Work of Breathing in Bronchiolitis Under Non-invasive Ventilation

  • STATUS
    Recruiting
  • days left to enroll
    57
  • participants needed
    50
  • sponsor
    Assistance Publique - Hôpitaux de Paris
Updated on 26 May 2021

Summary

Severe acute viral bronchiolitis is the leading cause of pediatric intensive care admission. The first-line recommended ventilation support is continuous positive airway pressure (CPAP), which reduces the work of breathing (WOB) and improves gas exchange. Although Non invasive Positive Pressure Ventilation (NiPPV) is increasingly used in case of CPAP failure to avoid intubation, no study has yet evaluated if this support could effectively reduce the effort of breathing.

Our hypothesis is that NiPPV could reduce WOB more effectively than CPAP alone, and might lead to reduce intubation in the most severe bronchiolitis.

The purpose of this study is to compare WOB between CPAP and NiPPV, thanks to esophageal pressure measurement, in infants hospitalized for severe acute bronchiolitis.

Description

Severe acute viral bronchiolitis is the leading cause of pediatric intensive care admission. The first-line recommended ventilation support is non invasive ventilation (NIV) with continuous positive airway pressure (CPAP), which has been proved to reduce the work of breathing (WOB) and improve gas exchange. Non invasive Positive Pressure Ventilation (NiPPV) is increasingly used in case of CPAP failure to avoid intubation. Nevertheless, no study has ever evaluated its effectiveness on the discharge of respiratory muscles in severe bronchiolitis.

Measurement of esophageal and gastric pressures with an esogastric catheter allows an estimation of WOB thanks to the calculation of the esophageal pressure-time product (PTPes), and a calculation of the transdiaphragmatic pressure (Pdi) as the difference between gastric and esophageal pressures. This minimally invasive technique can be used at the bedside to assess the efficacy of ventilation support and is now increasingly used in Intensive Care Units to assist ventilation-targeted strategies.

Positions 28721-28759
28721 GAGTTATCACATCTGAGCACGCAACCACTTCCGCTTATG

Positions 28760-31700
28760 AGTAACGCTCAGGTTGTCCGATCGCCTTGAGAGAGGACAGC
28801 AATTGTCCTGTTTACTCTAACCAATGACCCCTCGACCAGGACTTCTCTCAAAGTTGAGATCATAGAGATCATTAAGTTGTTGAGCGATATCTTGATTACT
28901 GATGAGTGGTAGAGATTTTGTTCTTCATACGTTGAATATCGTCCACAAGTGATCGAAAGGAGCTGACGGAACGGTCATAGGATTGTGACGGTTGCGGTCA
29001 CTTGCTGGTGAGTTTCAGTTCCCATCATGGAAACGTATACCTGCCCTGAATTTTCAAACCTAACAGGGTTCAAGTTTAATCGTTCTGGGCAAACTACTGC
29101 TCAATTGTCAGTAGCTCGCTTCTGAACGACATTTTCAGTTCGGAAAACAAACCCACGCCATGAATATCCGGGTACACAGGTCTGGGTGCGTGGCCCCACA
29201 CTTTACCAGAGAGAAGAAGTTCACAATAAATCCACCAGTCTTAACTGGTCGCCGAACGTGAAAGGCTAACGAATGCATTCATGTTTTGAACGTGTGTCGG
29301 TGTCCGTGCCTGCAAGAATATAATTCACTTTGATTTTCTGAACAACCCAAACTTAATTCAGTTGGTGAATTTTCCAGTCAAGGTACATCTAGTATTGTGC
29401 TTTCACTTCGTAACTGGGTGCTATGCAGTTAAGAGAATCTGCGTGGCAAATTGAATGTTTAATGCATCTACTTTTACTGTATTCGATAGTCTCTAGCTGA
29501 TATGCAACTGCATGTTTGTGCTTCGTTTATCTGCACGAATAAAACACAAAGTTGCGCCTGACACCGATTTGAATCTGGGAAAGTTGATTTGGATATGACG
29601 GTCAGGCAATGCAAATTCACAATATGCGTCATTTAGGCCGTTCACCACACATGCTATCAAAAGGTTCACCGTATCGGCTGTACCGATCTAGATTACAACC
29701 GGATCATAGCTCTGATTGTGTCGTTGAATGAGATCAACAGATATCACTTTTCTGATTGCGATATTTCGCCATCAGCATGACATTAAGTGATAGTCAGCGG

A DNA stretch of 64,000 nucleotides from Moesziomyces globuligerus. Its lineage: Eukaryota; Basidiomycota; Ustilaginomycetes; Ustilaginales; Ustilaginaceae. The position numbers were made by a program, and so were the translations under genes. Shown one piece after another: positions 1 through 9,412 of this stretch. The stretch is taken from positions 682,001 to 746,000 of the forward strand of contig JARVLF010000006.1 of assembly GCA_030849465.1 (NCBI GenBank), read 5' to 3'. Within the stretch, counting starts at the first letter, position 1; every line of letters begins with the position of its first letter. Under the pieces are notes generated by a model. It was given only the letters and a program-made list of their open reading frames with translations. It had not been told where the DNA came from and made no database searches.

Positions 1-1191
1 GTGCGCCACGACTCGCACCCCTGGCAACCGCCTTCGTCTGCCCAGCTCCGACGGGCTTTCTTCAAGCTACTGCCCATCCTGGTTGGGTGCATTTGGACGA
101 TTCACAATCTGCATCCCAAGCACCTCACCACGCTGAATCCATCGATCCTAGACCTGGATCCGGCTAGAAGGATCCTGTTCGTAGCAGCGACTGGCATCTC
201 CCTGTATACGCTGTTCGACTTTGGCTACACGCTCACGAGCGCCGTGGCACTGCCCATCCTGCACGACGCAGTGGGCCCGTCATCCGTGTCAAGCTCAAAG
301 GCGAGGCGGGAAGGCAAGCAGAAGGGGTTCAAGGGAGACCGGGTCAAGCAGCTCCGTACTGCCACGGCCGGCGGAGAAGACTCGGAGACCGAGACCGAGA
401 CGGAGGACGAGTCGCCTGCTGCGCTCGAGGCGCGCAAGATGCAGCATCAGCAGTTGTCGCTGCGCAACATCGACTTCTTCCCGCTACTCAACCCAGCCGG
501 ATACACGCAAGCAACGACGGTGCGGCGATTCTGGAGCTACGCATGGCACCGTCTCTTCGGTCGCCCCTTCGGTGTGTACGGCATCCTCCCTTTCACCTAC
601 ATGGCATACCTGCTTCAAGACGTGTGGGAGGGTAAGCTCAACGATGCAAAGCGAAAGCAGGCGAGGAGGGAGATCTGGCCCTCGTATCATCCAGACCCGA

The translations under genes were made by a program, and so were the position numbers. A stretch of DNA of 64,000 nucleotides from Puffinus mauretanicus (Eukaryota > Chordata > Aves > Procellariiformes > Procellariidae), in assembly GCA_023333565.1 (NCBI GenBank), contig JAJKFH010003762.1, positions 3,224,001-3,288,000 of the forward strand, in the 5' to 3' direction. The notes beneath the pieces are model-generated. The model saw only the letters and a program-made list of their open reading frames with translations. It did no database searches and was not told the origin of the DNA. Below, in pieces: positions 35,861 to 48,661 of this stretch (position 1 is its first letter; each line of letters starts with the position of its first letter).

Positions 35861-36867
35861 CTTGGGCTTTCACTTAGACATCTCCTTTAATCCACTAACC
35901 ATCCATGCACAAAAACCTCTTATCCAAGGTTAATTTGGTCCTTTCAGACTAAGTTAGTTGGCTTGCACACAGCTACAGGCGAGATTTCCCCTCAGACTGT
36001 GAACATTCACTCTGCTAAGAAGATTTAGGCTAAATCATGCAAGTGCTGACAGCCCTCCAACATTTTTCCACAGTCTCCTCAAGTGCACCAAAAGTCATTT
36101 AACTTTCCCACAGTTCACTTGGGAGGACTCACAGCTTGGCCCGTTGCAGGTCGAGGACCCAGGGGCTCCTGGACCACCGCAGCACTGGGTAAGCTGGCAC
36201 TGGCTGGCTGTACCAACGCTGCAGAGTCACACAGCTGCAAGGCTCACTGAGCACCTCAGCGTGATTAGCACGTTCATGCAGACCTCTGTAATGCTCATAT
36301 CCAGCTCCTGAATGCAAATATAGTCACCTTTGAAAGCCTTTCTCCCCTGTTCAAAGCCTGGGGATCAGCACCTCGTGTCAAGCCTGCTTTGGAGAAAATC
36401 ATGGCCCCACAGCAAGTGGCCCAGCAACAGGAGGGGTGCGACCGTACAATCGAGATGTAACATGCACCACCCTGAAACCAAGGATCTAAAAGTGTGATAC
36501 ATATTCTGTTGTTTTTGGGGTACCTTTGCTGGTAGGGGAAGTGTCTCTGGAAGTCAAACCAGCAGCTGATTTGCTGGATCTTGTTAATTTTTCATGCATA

Our hypothesis is that NiPPV could reduce WOB more effectively than CPAP alone, and might lead to reduce intubation in the most severe bronchiolitis.

The main purpose of this study is to compare PTPes/min between CPAP and NiPPV in infants hospitalized for severe acute bronchiolitis.

Secondary objectives are i) to compare other parameters of WOB, gas exchanges and breathing pattern in both ventilator supports ii) to compare the rate of patient-ventilator asynchronies in 2 different setting of NiPPV ("clinical" and "physiological") iii) to assess if NiPPV is associated with reduced intubation rate, time under sedation and ventilation, and length of hospitalization as compared to CPAP.

Details
Condition Severe Viral Bronchiolitis
Treatment Esogastric pressures measurement
Clinical Study IdentifierNCT04677556
SponsorAssistance Publique - Hôpitaux de Paris
Last Modified on26 May 2021

Eligibility

Yes No Not Sure

Inclusion Criteria

Clinical and radiological diagnosis of bronchiolitis
Need for non-invasive ventilation support (NiPPV or CPAP) with a modified Wood clinical asthma score (m-WCAS)> 4 and / or hypercapnic acidosis (pH <7.3 and / or pCO2> 50mmHg)
Written parental informed consent

Exclusion Criteria

Contraindication to nasogastric tube (recent surgery of the esophagus, esophageal malformation at risk of perforation, severe coagulopathy)
Absolute or relative contraindication to NIV
Respiratory collapse: coma (GCS <12) and / or more than 3 apneas per hour with bradycardia <90 / min and / or SpO2 <90%
Pneumothorax
Preexisting disorder that may influence WOB
Neuromuscular disease
Chronic respiratory failure already under NIV or tracheostomy at home
No social security
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